Jazz legend John Scofield joins Tim to talk about his life as one of the world’s leading jazz guitarists. He talks about the creative process, performing, and how his music has defied labeling. John is a true jazz innovator.
John Scofield and his guitar have shaped the jazz landscape since the late 1970s. He’s considered one of the “big three” of the late 20th century jazz guitarists. The other two are Pat Metheny and Bill Frisell.
The jazz world has had some trouble when it has tried to pigeon-hole John’s style. It’s jazz, but it’s contemporary jazz, its’ post-bop, with some elements of fusion, funk and rhythm and blues.
It can be soft and slow at times, but it is often hard-charging and once he gets started, John will take on a ride.
John is considered a jazz improviser. He was born in Ohio and raised in Connecticut. John Scofield took up the guitar when he was 11 years old.
He says he was inspired by rock and blues players.
He went to Berklee College of Music in Boston. He then recorded with Gerry Mulligan and Chet Baker. After that he went on to perform with the likes of Billy Cobham and George Duke, Charles Mingus, and he joined the Gary Burton quartet.
He’s recorded more than 40 albums as a leader with people like Pat Metheny, Charlie Haden, Eddie Harris, Martin & Wood, Bill Frisell and Brad Mehldau.
He’s recorded with Tony Williams, Jim Hall, Ron Carter, Herbie Hancock, Joe Henderson, Dave Holland among others.
When it comes to musical style, John defies labels by keeping an open musical mind.
In this episode, John talks about the influences of blues, rock and other genres on his work and on jazz in general. He talks about his inspirations and how he still considers his abilities a work in progress.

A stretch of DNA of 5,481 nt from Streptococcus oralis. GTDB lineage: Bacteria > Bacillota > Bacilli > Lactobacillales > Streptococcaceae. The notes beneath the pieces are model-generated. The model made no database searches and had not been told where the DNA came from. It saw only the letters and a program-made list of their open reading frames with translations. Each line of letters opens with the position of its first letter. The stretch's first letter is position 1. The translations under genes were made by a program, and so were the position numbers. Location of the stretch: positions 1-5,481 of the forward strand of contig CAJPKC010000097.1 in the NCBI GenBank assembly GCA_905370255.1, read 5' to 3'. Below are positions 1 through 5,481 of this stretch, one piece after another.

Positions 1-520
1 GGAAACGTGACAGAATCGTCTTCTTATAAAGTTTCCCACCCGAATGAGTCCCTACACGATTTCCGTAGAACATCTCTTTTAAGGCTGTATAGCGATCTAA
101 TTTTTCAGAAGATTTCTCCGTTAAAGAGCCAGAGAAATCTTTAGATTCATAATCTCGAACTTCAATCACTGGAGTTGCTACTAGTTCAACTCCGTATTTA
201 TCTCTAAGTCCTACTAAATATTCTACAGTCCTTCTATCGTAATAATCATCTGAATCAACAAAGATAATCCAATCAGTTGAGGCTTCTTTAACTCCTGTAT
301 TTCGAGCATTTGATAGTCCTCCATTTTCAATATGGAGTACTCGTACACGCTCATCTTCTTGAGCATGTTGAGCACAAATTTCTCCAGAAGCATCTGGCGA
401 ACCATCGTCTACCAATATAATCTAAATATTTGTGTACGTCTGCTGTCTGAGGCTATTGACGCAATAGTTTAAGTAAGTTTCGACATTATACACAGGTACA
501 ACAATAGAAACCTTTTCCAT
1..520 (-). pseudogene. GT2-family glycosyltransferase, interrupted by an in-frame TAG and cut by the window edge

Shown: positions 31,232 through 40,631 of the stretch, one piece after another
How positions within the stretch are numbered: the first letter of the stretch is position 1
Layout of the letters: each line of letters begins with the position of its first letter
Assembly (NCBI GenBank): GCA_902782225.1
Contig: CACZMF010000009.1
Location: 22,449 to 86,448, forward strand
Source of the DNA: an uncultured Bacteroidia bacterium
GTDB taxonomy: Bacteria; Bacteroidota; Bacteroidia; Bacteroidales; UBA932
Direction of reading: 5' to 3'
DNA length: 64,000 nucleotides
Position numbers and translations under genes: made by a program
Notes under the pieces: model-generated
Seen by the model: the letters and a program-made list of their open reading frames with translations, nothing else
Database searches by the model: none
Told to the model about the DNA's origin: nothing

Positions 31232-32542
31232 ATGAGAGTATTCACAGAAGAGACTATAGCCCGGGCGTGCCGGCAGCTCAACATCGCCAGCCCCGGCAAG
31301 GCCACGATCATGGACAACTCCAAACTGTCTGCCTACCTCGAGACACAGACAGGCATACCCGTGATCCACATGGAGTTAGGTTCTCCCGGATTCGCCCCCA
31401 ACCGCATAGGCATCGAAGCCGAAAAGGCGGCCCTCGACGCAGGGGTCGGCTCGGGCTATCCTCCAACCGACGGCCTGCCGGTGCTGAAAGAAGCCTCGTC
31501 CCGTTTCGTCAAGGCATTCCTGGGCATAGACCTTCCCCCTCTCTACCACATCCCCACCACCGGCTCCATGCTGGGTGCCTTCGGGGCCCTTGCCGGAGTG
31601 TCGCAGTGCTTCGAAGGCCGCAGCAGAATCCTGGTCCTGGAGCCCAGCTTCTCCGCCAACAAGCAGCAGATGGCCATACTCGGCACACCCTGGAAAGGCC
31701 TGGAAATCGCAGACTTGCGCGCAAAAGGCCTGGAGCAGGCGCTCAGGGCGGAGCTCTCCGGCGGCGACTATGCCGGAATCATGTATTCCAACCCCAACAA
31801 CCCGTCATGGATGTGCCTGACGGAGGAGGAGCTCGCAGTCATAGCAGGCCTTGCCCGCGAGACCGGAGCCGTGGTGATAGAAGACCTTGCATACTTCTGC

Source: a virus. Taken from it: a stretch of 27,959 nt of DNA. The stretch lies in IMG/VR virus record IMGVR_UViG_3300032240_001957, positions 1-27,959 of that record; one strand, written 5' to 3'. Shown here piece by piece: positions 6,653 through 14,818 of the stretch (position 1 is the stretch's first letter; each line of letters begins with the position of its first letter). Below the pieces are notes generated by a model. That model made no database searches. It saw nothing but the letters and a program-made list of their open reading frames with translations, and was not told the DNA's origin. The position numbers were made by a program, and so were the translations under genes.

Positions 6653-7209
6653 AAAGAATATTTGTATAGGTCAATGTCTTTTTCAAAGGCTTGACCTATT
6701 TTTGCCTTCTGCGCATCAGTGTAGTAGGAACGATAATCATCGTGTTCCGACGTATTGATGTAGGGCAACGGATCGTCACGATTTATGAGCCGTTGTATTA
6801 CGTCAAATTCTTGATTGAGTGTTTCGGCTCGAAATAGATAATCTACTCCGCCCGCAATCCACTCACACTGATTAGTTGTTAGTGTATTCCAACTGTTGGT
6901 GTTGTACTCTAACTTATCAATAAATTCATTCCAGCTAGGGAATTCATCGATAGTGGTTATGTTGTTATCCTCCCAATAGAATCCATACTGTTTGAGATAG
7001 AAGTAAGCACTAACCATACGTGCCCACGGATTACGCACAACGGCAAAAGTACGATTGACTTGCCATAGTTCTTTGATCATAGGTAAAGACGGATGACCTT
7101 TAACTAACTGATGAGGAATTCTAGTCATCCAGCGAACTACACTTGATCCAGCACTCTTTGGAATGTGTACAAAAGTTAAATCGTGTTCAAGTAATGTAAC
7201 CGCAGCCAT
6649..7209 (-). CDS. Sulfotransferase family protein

Our thanks to John Scofield for providing his music and photos for use in our episode and on this site. The music you hear in this episode is John’s new album with Steve Swallow called Swallow Tales. Additional thanks to Don Lucoff and Maureen McFadden of DL Media, Inc., for all of their work in arranging this interview and providing the necessary support. Thanks!
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About this Episode’s Guest John Scofield
John Scofield’s guitar work has influenced jazz since the late 70’s and is going strong today. Possessor of a very distinctive sound and stylistic diversity, Scofield is a masterful jazz improviser whose music generally falls somewhere between post-bop, funk edged jazz, and R & B.
Born in Ohio and raised in suburban Connecticut, Scofield took up the guitar at age 11, inspired by both rock and blues players. He attended Berklee College of Music in Boston. After a debut recording with Gerry Mulligan and Chet Baker, Scofield was a member of the Billy Cobham-George Duke band for two years. In 1977 he recorded with Charles Mingus, and joined the Gary Burton quartet. He began his international career as a bandleader and recording artist in 1978. From 1982–1985, Scofield toured and recorded with Miles Davis. His Davis stint placed him firmly in the foreground of jazz consciousness as a player and composer.
Since that time he has prominently led his own groups in the international Jazz scene, recorded over 30 albums as a leader (many already classics) including collaborations with contemporary favorites like Pat Metheny, Charlie Haden, Eddie Harris, Medeski, Martin & Wood, Bill Frisell, Brad Mehldau, Mavis Staples, Government Mule, Jack DeJohnette, Joe Lovano and Phil Lesh. He’s played and recorded with Tony Williams, Jim Hall, Ron Carter, Herbie Hancock, Joe Henderson, Dave Holland, Terumasa Hino among many jazz legends. Throughout his career Scofield has punctuated his traditional jazz offerings with funk-oriented electric music. All along, the guitarist has kept an open musical mind.
Touring the world approximately 200 days per year with his own groups, he is an Adjunct Professor of Music at New York University, a husband, and father of two.